When creating our new talent experience platform, we aimed to align the fundamental concepts of Cornerstone TXP with our overall vision and belief statements:
- We believe we can empower people to be extraordinary
- We believe business is the greatest platform for change
- We believe nothing changes until someone learns something new
- We believe learning is the force behind innovation, transformation and connection
These are powerful statements by design to evoke inspiration and commitment to our work as talent management and development professionals. For many in this space, we got here because we started our careers with a calling to educate and help others to achieve things beyond what they thought they could.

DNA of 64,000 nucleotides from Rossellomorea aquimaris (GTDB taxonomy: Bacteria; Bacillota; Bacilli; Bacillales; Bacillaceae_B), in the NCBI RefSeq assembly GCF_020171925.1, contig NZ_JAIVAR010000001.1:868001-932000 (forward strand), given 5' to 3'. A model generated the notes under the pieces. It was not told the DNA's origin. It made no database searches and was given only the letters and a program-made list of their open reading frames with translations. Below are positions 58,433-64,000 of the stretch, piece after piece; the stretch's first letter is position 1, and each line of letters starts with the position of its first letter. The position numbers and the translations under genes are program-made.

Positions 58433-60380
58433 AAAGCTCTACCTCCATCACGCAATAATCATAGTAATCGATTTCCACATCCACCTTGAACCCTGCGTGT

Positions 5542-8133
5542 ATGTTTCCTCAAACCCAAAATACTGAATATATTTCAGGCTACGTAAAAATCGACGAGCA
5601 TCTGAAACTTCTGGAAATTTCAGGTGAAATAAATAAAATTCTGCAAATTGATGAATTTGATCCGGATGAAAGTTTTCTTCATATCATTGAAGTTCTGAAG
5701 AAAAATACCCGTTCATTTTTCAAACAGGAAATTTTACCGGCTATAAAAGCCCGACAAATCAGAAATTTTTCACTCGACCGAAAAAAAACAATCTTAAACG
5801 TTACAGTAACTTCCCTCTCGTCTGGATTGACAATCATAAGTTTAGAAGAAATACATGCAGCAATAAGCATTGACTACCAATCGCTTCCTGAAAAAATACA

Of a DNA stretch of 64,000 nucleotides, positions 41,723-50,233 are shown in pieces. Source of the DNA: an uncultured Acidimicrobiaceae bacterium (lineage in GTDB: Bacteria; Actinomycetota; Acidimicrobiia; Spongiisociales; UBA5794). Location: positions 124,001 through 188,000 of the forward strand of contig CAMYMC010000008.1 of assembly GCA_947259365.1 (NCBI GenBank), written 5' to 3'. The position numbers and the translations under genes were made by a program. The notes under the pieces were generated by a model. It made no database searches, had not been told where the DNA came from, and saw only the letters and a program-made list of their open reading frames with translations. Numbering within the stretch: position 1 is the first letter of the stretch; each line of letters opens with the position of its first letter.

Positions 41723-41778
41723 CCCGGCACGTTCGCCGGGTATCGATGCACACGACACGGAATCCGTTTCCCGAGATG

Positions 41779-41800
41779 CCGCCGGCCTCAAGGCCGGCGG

These beliefs are critical to helping us define our north star with talent management.
Does your organization believe that every employee has the right to access learning and development resources? Or does your organization believe that learning and development resources should be limited to high-potential employees? Consider these types of questions to help set up your own belief statements.
Establishing your why
- Why is this investment, project or change necessary?
- Why is it important to do now?
- What happens if we delay doing it?
There are several ways you can collect data to craft your belief statements:
- Focus groups
- One-on-one meetings
- Anecdotal feedback
When you gather feedback and ideas, it’s important to include diverse representation across your organization. Focus on identifying people from various functions, levels, roles, etc.
According to Gartner’s 2023 CHRO survey and report, open-source change management, whereby changes are co-created with employees, will be 14 times more likely to be successful than those with a top-down-driven approach.
Your belief statements are undoubtedly all about your employees and leaders. Who better to help you create them?
Building your business case